The move gives the government power to dissolve rival political parties and could keep former opposition leader Sam Rainsy from returning to power
Cambodia’s parliament today passed a controversial provision that severely curtails the power of the country’s opposition parties and effectively bans former opposition leader Sam Rainsy from returning to power.
In a parliamentary session at the National Assembly, which was boycotted by the opposition Cambodia National Rescue Party (CNRP), amendments to the Law on Political Parties were passed allowing the Supreme Court to dissolve political parties and excommunicate political leaders. The law received 66 votes from members of the ruling Cambodian People’s Party (CPP), according to a statement from the National Assembly.
CPP lawmaker Chheang Vun told Reuters that the provision would allow the Ministry of Interior to close some of Cambodia’s 76 political parties, of which only 45 were properly registered.
Critics have largely denounced the bill as an undemocratic measure.
Phil Robertson, deputy director of Human Rights Watch’s Asia division, said the move establishes Cambodia as a “sham democracy”, as the law gives “absolute power” to the ruling party.
“It’s no exaggeration to say that these amendments are like a gun aimed straight at the heart of the opposition CNRP,” Robertson said, “leaving only the question of when and on what grounds this political execution will take place.”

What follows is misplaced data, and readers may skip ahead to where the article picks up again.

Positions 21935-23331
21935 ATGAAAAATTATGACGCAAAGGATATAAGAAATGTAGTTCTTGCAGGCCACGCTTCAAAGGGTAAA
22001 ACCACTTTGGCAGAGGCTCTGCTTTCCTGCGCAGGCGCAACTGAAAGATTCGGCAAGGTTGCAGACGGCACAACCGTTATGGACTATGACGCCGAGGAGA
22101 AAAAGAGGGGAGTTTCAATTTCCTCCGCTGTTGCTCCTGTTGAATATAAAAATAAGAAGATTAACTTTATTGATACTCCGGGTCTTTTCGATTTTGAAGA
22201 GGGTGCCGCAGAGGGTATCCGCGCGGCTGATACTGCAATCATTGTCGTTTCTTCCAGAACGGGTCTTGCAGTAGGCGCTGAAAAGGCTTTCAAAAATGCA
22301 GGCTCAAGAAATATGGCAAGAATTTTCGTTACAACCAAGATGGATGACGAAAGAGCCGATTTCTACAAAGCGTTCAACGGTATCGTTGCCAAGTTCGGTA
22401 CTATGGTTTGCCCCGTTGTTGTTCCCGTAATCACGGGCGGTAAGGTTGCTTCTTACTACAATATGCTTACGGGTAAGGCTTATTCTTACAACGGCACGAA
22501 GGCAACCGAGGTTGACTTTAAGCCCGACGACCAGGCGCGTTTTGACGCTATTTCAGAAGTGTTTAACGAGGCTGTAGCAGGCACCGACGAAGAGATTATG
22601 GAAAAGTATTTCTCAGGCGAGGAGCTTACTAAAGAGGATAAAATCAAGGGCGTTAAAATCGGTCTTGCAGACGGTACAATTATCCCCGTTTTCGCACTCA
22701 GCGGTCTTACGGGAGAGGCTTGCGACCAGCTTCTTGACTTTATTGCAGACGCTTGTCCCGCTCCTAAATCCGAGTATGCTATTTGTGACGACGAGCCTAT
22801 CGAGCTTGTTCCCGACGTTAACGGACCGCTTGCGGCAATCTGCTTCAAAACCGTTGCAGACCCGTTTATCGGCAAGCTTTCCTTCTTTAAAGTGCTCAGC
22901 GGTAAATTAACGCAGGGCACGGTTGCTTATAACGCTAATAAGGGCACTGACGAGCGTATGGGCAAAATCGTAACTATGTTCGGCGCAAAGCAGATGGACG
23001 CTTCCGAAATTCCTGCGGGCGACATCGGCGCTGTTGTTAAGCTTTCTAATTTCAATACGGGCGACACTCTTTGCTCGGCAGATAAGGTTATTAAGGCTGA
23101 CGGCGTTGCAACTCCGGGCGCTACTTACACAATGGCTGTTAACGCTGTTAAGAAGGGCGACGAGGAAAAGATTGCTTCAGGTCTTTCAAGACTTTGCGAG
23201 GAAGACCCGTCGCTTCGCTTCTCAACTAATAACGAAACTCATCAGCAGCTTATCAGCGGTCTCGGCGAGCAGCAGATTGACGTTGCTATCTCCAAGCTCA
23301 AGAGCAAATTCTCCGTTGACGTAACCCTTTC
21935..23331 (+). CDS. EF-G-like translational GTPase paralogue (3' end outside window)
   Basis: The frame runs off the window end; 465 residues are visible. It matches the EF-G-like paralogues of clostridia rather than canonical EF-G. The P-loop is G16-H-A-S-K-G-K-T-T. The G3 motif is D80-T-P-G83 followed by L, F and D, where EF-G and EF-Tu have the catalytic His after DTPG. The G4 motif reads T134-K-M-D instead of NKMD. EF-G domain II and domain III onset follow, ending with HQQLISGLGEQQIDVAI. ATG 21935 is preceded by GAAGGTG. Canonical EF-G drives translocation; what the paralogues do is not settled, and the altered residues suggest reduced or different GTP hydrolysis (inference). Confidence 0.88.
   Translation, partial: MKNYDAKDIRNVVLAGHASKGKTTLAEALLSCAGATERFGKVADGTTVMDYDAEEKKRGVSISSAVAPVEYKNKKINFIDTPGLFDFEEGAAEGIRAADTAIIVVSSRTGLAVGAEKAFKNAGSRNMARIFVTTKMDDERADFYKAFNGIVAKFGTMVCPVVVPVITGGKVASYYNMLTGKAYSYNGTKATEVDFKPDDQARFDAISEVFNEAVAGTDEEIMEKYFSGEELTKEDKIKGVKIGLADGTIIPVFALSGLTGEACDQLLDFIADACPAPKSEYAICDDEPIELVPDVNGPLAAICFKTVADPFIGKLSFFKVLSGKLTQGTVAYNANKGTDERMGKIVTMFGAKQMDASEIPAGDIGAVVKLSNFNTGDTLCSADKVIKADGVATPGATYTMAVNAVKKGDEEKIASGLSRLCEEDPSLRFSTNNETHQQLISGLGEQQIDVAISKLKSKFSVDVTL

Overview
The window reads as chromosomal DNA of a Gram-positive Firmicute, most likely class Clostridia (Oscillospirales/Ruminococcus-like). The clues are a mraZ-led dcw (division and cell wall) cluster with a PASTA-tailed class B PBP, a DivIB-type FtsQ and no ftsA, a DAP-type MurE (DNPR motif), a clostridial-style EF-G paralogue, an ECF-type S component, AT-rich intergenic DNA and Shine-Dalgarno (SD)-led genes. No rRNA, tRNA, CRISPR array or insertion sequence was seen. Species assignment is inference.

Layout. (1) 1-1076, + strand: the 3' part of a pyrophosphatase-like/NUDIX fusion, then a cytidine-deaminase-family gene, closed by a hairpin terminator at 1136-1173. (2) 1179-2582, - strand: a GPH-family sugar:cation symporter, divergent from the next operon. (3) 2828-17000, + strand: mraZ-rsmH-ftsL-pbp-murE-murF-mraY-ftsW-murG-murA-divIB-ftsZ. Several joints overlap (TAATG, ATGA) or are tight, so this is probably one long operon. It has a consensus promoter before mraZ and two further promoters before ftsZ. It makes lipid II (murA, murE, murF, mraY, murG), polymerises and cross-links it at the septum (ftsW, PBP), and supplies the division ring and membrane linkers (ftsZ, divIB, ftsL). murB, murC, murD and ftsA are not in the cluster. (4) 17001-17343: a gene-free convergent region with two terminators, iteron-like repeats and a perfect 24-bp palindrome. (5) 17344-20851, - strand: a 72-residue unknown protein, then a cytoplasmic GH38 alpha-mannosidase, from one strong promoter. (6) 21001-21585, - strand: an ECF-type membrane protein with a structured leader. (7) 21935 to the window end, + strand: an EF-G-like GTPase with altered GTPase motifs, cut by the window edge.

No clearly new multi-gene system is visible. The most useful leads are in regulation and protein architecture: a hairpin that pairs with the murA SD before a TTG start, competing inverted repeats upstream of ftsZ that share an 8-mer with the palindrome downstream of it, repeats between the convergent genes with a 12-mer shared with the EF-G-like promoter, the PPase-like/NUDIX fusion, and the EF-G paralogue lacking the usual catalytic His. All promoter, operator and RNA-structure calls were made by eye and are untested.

Charles Santiago, a Malaysian MP and chairperson of the Asean Parliamentarians for Human Rights, said the bill would “mark the death knell for democracy in Cambodia” as the country’s communal elections coming later this year and general elections approaching in 2018.
“We’re talking about a move that could turn the country into a de facto one-party state and completely undermine the legitimacy of elections only months away,” he said.
The vote comes less than two weeks after Rainsy stepped down from his post and resigned from the CNRP, following threats from Prime Minister Hun Sen to have Cambodian courts seize Rainsy’s personal property and have him arrested if he were to return from exile in France.
The amendment to the 1998 law, which still requires approval by the Senate and a signature from King Norodom Sihamoni, is said to allow Cambodia’s Ministry of Interior to indefinitely suspend political parties, as well as ban convicted criminals from serving as political leaders.